23. The successes recorded by AMISOM and the SNSF have come at a huge cost, as demonstrated most recently by the casualties sustained by the Ugandan People’s Defence Forces (UPDF), the ENDF and the Burundi National Defence Forces (BNDF). I would like to commend the extraordinary determination of the women and men in uniform, as well as the civilian personnel of AMISOM, who continue to support the people and Government of Somalia in their efforts toward promoting peace, stability and reconciliation. I would like to reiterate my support to Special Representative Maman Sidikou and the entire leadership of the Mission for their dedication and tireless efforts. I also pay tribute to the SNSF for their courage and role. I renew my appreciation to IGAD and its Chair, Prime Minister Hailemariam Desalegn of Ethiopia, for their leadership and continued commitment to peace and reconciliation in Somalia.
24. The revised CONOPS provides a sound strategy for completing the stabilisation process of Somalia. I recommend that Council endorse it. The successful implementation of the CONOPS rests on a number of factors.
25. Among others, there is the need for a sustained and enhanced support to AMISOM and the SNSF. I would like to reiterate the AU’s appreciation to the UN for the assistance rendered so far to AMISOM and to the Somali forces. I call on the UN to continue and enhance its support to AMISOM, bearing in mind that, in deploying a mission in Somalia, the AU is acting on behalf of the Security Council, which has primary responsibility for the maintenance of international peace and security. I look forward to the steps that would be taken to improve UNSOA overall support to AMISOM and the SNA, following the review conducted in August 2015. In this respect, I would like to stress that the provision of UNSOA support to AMISOM must be based on a dedicated capacity and on joint planning and coordination between UNSOA and AMISOM. I urge the Security Council to give a positive consideration to the recommendations made by the UN Secretary-General regarding the provision of a non-lethal support package to the SPF, as well as the extension of the SNA non-lethal support package to the Puntland forces. I express appreciation to the EU and to the partners, including the UK and the USA, for their continued support to AMISOM. I am confident that we can continue to rely on their support in the period ahead.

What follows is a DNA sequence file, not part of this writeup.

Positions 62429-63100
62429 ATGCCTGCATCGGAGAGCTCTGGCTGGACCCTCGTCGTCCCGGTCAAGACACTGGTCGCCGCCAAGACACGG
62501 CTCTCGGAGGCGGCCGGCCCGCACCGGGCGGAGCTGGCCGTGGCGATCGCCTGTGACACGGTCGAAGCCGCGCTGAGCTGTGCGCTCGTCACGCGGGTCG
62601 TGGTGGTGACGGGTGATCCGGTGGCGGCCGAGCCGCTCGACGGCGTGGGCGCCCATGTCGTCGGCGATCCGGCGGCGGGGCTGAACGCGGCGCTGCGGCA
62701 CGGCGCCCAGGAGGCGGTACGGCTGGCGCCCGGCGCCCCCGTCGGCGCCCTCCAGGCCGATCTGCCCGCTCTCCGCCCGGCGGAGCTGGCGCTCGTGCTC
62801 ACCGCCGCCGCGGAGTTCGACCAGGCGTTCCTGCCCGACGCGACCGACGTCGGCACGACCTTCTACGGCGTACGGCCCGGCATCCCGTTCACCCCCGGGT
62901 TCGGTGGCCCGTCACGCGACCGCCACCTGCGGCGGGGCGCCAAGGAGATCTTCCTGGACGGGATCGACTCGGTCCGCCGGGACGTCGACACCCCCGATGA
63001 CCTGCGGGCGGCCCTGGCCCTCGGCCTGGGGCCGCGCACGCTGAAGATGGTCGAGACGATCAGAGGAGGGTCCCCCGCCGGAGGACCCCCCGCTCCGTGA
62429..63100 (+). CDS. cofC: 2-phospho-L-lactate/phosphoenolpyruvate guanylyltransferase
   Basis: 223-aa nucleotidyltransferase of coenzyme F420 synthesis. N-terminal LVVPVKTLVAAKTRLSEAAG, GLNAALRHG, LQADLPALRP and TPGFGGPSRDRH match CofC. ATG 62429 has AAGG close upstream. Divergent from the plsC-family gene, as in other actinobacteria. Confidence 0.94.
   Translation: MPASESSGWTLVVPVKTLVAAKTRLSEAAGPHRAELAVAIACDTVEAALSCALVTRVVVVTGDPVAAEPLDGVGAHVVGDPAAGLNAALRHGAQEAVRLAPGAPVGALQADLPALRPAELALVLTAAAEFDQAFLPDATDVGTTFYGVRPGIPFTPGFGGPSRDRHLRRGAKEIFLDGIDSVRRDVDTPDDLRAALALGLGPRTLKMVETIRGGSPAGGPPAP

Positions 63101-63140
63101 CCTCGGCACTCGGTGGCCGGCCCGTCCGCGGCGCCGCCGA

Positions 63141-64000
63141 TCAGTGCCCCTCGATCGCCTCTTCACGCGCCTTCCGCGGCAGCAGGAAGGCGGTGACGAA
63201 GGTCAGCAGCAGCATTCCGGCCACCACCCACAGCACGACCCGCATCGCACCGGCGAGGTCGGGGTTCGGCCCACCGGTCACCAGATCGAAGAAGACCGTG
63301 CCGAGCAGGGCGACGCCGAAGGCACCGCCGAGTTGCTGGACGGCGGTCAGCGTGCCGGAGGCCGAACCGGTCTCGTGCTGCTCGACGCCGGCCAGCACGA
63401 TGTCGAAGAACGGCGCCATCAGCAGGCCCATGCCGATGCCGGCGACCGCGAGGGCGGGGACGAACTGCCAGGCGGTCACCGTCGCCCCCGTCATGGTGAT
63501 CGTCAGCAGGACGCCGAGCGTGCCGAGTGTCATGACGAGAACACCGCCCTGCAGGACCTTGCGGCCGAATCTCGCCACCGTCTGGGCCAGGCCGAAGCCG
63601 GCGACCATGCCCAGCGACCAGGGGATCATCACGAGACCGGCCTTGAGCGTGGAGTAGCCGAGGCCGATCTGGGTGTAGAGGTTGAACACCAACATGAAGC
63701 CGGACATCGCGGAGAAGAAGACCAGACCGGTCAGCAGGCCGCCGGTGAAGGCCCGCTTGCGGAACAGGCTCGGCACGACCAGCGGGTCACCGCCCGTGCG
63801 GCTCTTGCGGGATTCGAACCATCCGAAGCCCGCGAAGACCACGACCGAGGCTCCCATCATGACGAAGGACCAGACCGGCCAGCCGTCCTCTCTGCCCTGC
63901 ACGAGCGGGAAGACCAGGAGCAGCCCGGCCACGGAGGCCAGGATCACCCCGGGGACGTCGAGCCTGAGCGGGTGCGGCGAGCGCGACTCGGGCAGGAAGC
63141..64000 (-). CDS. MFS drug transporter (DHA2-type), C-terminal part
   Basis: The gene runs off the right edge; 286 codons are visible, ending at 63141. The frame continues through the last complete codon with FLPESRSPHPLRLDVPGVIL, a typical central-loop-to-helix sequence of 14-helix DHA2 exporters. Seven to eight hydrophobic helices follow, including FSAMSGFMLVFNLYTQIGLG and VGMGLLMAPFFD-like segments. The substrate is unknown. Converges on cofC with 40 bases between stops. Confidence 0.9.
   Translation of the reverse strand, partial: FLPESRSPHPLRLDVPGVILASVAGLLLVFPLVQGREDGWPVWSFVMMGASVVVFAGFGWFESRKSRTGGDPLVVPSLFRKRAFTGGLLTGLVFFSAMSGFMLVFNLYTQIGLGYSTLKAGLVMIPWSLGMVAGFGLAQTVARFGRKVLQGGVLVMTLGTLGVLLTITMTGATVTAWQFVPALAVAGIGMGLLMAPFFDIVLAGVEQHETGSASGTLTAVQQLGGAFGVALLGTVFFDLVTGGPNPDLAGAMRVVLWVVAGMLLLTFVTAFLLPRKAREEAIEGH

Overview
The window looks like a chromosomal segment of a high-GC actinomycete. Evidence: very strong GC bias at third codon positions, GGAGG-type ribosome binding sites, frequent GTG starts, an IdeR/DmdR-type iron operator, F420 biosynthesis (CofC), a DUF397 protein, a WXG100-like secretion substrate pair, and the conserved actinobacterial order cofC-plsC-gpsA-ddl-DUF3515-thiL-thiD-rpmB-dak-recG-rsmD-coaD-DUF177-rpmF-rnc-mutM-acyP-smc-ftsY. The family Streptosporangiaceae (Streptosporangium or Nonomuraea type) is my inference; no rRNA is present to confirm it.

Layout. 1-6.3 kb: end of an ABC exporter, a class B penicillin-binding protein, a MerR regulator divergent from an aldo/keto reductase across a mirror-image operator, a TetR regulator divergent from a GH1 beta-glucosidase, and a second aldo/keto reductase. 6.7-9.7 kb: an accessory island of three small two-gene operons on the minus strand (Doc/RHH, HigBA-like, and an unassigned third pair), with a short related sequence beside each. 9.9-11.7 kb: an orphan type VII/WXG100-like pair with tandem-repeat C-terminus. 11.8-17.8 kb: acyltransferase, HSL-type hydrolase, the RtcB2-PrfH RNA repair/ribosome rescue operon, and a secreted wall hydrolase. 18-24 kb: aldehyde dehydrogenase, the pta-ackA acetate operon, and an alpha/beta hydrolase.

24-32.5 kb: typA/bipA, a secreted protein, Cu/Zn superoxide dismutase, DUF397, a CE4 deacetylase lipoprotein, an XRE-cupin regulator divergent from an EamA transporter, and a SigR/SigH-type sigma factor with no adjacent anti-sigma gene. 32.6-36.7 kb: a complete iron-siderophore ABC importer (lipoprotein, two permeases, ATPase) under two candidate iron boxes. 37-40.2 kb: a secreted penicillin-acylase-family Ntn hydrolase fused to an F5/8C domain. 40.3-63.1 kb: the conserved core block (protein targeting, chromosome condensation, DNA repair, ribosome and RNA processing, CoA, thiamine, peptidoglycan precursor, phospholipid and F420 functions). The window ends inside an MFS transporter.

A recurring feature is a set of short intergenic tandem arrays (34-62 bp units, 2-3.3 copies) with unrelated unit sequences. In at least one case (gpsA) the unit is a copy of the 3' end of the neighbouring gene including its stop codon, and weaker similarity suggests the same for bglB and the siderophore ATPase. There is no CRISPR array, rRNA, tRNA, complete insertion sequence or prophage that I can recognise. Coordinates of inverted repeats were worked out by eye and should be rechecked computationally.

26. The second important element relates to the need for the Somali political stakeholders to continue to demonstrate the required political will and unity of purpose to successfully conclude the on-going process. While significant progress has been made in the implementation of Vision 2016, many challenges remain. Against this background, I am deeply concerned by recent developments in the country, notably the motion tabled by some parliamentarians, in August 2015, to impeach President Hassan Sheikh Mohamud. I would like to echo the statement issued by Somalia’s international partners, including AMISOM, on 18 August 2015, emphasizing that the timing of the motion is wrong; and that there are more important priorities at the moment that require the urgent attention of the Somali stakeholders, including the fight against al-Shabaab, addressing humanitarian situation, stabilising the recovered areas, the constitutional review, the state formation process and the elections. I join the Security Council in stressing that there should not be an extension of electoral process timelines for either legislative or executive branches.
27. Third, it has been recognized that the efficiency of AMISOM operations will be informed primarily by improved command and control structures which would allow for increased coordination and cross-sectorial operations. I welcome the commitment made by the T/PCCs at the last meeting of the MOCC to provide guidance to their respective sector commanders on the importance of complying with the AMISOM command and control.
28. Finally, challenges remain on how to generate additional enablers for AMISOM. To mitigate this challenge, and following recent reviews of threat assessment vis-à-vis current force disposition, it is proposed that the number of infantry troops would be reduced in order to allow for additional enablers. This would allow for greater efficiency in the operations of AMISOM, as indicated during the AU-UN benchmarking exercise. I commend Ethiopia, Kenya and Uganda for having pledged air assets, including helicopters for AMISOM operations. The Commission is working with these TCCs, in order to facilitate the early generation of the pledged assets.